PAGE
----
Sunday, January 01, 2006

Guilt is Not a Useless Emotion

Alright. I think I can finally muster the wherewithal to write about Michael Haneke's latest offering, Caché. I saw the film two months ago at the AFI festival. The night was a bustling one, but festivals always are. But I saw the film again this afternoon, and realized that it is certainly the best film of the year. It is difficult for me to write this subjectively, as I am a HUGE fan of Haneke's work. One could even argue that his films changed the way I watched movies. I have known about him since his infamous film The Piano Teacher hit theaters - with a trailer that made it seem like just another Isabelle Huppert film. It left me floored. It concisely presented complex psychological cases that had been the focus of my studies and fascinations. I had never seen anything like it. Now he has a new offering. One that has earned him the Best Director title at Cannes, no less. No less is right.

Caché is not like Haneke's other films. Visually, it best resembles his earliestst works (the Emotional Glacation trilogy) but even here, the comparison pales, as Haneke's eye has become so much more.Well, for lack of a better word, generous. Generous to the viewer, presenting beautifully plain tableaus that do not revel in the excesses allowed by contemporary cinema, but deliberately allow for the amplitude of information to merely exist for us to (perhaps?) digest. Generous, also, to his subjects - which in no way means they are off the hook. Far from it, Auteuil's George is one of the more contemptible characters Haneke has ever depicted, but his actions are quiet and subtly venomousus (most subtly to George who has no idea what repercussions his actions might hold for others involved). And the ever-bland Binoche's Anne has not a shred of self. There's nothing going on in her world (there isn't even an affair when there very well could be), but when George is caught hiding things from her, her noexistentnt world crumbles. And Binoche loves every minute of her "acting" scenes. Haneke's decision to cast the two in the film was impeccable, for not only does it ensure the film easy marketability, but it gives the Laurent family an air of normalcy (and familiarity) that is the riding necessity for the film as a whole. George must be an everyman of sorts for the film to work, but he is the uppercrust every man.

Haneke's dry sense of humor has never been so present. And the complexity of these slight gestures function almost as polarities. For example, a haughty book launch (Anne is a publisher) is depicted in the first hour. Anne is on her cell phone talking to George. Next to her, a pretentious man lists the literary influences of Proust and Baudrillard (to name a few). It is a tedious and boisterous environment that is interrupteded by an abrupt cut to the beheading of a chicken on a tree stump. The image is necessary to the plot's structure (just in case you thought Haneke was throwing in yet another gratuitous animal slaying, cause really, he does love to kill those animals), but also make a direct allusion to the previous scene. Another instance that springs to mind is the transition from the film's other most harrowing scene (which I will not divulge here) to a shot of George at the movies. Not only does Haneke chastiseze George for his want to escape from the horror he has just witnessed, but he also subtly reminds us exactly where we are - the movies.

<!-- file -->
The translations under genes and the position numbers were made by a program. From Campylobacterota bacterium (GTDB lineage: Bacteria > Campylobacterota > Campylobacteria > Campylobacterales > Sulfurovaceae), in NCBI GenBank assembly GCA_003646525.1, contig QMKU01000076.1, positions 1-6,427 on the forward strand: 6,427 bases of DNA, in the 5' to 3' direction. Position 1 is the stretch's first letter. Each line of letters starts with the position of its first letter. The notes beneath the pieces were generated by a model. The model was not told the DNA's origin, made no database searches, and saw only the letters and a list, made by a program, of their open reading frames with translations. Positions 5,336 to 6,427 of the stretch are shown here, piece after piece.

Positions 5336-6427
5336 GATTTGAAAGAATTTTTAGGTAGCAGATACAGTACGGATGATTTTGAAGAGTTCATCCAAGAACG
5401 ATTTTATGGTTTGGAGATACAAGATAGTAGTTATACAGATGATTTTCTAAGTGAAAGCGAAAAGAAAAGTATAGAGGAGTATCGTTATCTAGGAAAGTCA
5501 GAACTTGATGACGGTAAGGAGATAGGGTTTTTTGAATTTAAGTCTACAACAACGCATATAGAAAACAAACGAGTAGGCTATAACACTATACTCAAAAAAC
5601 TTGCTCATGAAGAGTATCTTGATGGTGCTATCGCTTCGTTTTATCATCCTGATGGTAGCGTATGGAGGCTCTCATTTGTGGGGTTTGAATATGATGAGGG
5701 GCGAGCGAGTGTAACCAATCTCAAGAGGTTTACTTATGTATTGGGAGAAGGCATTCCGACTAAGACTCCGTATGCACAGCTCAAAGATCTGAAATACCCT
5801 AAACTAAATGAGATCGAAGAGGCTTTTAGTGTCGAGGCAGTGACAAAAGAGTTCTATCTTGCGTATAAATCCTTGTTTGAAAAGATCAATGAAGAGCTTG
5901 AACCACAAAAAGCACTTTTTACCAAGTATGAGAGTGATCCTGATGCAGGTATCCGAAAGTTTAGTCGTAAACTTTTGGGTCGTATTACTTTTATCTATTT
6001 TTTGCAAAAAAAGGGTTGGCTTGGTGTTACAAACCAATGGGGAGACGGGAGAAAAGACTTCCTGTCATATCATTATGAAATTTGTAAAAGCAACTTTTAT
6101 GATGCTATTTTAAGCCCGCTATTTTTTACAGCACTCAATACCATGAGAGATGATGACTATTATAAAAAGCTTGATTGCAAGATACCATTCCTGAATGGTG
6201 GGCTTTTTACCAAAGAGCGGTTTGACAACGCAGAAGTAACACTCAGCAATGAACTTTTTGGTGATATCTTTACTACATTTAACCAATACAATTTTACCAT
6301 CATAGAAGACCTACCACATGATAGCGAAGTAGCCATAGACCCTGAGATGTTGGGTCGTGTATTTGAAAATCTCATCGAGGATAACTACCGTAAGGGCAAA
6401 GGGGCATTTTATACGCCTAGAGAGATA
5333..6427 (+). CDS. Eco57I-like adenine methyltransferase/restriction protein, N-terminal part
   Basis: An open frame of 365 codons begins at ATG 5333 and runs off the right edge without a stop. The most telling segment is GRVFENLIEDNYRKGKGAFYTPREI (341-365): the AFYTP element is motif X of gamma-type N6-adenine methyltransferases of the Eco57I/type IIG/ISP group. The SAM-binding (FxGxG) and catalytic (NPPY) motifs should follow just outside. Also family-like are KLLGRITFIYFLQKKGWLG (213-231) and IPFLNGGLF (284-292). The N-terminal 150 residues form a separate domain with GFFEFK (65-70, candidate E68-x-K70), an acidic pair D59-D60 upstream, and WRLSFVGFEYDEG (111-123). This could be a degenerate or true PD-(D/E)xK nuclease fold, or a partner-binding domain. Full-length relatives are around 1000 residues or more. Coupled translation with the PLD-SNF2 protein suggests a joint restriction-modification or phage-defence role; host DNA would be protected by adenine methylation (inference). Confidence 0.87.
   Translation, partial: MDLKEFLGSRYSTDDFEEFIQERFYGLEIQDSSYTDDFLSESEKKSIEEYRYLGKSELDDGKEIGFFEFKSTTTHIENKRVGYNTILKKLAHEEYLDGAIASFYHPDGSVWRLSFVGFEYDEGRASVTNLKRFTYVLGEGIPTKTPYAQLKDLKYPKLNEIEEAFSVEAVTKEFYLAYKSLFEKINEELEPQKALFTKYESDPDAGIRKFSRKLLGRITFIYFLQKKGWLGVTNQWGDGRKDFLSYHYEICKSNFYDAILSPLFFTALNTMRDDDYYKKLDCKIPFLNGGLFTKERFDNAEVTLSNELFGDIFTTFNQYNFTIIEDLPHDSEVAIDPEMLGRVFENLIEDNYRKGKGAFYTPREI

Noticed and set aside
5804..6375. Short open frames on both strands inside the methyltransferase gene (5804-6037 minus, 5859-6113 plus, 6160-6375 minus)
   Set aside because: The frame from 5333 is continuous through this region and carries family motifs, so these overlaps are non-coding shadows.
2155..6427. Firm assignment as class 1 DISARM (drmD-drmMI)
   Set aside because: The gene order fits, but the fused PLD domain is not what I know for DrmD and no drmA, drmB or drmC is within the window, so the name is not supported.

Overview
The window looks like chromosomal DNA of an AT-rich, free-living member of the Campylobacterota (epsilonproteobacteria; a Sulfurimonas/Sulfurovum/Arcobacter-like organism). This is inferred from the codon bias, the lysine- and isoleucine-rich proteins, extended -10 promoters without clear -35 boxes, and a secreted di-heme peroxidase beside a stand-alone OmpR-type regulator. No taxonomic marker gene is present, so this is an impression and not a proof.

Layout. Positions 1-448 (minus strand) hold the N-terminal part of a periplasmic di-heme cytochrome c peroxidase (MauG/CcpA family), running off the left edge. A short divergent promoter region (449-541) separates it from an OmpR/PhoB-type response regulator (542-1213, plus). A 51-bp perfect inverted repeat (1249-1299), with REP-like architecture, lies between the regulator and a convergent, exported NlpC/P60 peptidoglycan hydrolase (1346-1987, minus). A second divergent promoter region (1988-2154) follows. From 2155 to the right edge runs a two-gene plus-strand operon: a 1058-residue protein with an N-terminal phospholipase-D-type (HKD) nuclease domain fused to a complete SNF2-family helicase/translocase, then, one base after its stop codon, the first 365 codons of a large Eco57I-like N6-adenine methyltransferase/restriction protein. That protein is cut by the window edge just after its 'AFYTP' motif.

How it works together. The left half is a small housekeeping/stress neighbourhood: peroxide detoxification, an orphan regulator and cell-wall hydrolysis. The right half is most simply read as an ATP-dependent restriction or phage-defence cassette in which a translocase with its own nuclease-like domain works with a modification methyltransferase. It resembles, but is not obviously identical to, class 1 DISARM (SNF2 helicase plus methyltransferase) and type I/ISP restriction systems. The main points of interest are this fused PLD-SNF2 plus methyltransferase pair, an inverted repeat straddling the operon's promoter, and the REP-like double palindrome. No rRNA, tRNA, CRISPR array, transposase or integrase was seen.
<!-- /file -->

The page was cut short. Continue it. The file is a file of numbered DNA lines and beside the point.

The real scene here comes at the end of the first act when we are treated to the presence of Annie Girardot (who also played Huppert's controlling mother in Haneke's The Piano Teacher) who takes another turn as George's ill mother. Haneke has never made a more tender scene, and though everything said here is what is not spoken (which is no surprise), the acting is near transcendent. As George rambles on about how fine everything is, the camera holds long and hard on Girardot's face, and from the way she looks at her son, we know all is not right. We know that she senses troubles far greater than even George is aware of. But that she leaves these thoughts mostly unsaid is the apex of the film. Because ultimately Caché is not about what is Hidden, but what is not made visible. In not bringing to light the childhood events that now wrack George with fear (where a less self-satisfied character would feel guilt) he has made the course of the film that much more troubled. It is really a tour de force of a film, and one which could not come at a better time, considering the current political environment right now. Which only makes us fear more the kin-de-George, the child Pierrot, who is far more self satisfied and far better at hiding than his father. This, Haneke reminds us, is our future.

1 Comments:

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